There he sat on the river bank looking at trees and mountains that the water reflected. Boring job requires more energy than a tiresome one. He had nothing to do. Neither his superior nor his peers told him anything. The trees were dancing in the wind, the water flowed elegantly giving out blissful reflections. The clear skies looked so serene. Everything was working out as expected.
“Sir! The deputy has arrived. He’s looking for you.” It’s only been days since he’s joined the duty. Somebody informed the authorities that the guys in the office weren’t working. The sunny day couldn’t get any hotter. He rushed to office only to find it vacant. He took a seat and lit his cigarette.
“So you’re one of those guys.” A hoarse voice came from his left “I’m the deputy chief. Would you mind taking a walk with me, kid?” He was a skinny, wrinkly guy in his early fifties who looked too old for his age. “What’s your caste, kid?” Asked the deputy. “Brahmin, sir.” The kid responded. “I’m a brahmin too. Now I want you to do me a favour. I want you to be very honest and tell me what you’ve been doing all these days, where you worked, villages you visited and bulls and buffaloes you vaccinated.” He said as he checked for janeu. They walked to the deputy’s jeep. “Tell me kid, we don’t have all day.”
“I visited a village nearby, sir.”
“Okay, show us the way.”
This guy was a man of action, that was evident. The kid couldn’t take any risk. “Shall I be honest sir? I didn’t work. In fact we weren’t assigned any.” The deputy calmly walked the kid out to the office and said, “call your superior. I have something to say to him. And yes, you’re suspended.” The superior arrived fifteen minutes later, partially drunk. “These guys don’t ever do any work. I am carrying it all on my shoulders.” Said he pointing his finger towards the kid. “Don’t you dare point me out. You are a drunkard with a wife who doesn’t care where you are. I’ve seen you dumping those vaccines in the river.” The enraged officer slapped the kid hearing these words and walked away with his suspension order.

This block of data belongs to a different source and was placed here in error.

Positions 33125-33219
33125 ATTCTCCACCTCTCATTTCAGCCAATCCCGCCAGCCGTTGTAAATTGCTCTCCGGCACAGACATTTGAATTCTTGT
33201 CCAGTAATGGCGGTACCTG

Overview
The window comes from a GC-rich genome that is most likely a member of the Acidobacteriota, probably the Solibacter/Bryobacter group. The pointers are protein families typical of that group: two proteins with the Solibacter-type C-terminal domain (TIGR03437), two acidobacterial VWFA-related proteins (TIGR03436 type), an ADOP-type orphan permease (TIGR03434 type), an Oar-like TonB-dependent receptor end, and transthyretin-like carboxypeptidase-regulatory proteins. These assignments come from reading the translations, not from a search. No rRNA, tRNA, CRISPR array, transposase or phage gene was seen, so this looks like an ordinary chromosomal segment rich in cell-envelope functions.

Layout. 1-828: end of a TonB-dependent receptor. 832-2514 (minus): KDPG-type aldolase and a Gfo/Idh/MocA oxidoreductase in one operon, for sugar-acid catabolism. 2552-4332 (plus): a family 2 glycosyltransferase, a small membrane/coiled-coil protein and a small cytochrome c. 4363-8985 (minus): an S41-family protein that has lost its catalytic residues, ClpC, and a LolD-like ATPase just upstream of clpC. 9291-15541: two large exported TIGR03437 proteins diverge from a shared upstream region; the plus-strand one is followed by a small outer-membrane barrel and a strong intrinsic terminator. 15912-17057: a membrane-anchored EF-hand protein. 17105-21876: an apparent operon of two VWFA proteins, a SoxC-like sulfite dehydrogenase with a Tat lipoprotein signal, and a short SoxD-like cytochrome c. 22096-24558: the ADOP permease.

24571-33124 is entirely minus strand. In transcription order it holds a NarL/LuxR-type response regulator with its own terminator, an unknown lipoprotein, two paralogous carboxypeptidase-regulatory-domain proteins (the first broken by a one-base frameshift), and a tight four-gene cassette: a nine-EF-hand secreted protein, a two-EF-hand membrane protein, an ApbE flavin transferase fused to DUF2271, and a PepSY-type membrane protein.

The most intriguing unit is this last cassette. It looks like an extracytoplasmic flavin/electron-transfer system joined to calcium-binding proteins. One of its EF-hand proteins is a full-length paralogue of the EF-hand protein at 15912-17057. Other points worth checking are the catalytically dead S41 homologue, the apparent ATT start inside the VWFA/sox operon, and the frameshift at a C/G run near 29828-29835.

That night was colder than ever. The daily news was airing on the radio. The suspended officer sat with a bottle of whiskey, gulping it down with anger. He then heard a knock and walked to the door. It was dark and the lamp was far from him. The village was far from having electricity. He always hated this. He walked out to see who it was, yelling, “who comes at this time of the night? Who are you asshole?”
The wife was searching for her husband when she heard someone groaning in pain. She wandered out to find her husband being beaten to pulp by someone she’s never seen before. “Help! Someone’s murdering my husband!!”
The cry couldn’t gather much attention. The guy stopped hitting her husband, made him rest against a wall and said, “Never mess with someone you know nothing about. I had nothing against you until you slapped me without a reason. Bad way to vent your anger. I’m staying in the village tonight and you can gather as many people as you want and come to me.” He quietly walked away into the narrow road.
“Do you know what you’ve done? You are gonna lose your job.” The superintendent screamed at his brother, “You know dad’s going to be serious about this.”
“He slapped me without a reason. Now I gave him one. I’ll se what he can do about it. And honestly, fuck the job. I’ll go back home and take care of our fields. There’s no better job than agriculture.” Said the kid as he walked out of the office as the suspension order is being typed.
“You’re the one who beat him?” Asked the clerk. “Good job kid. He was always a jerk. Here, take your suspension letter.”
“What am I gonna do with it? Make paper rockets? Keep it with you.”
The kid in the story was my grandpa in the 1960’s. He sometimes gets nostalgic and it often ends with an awesome story.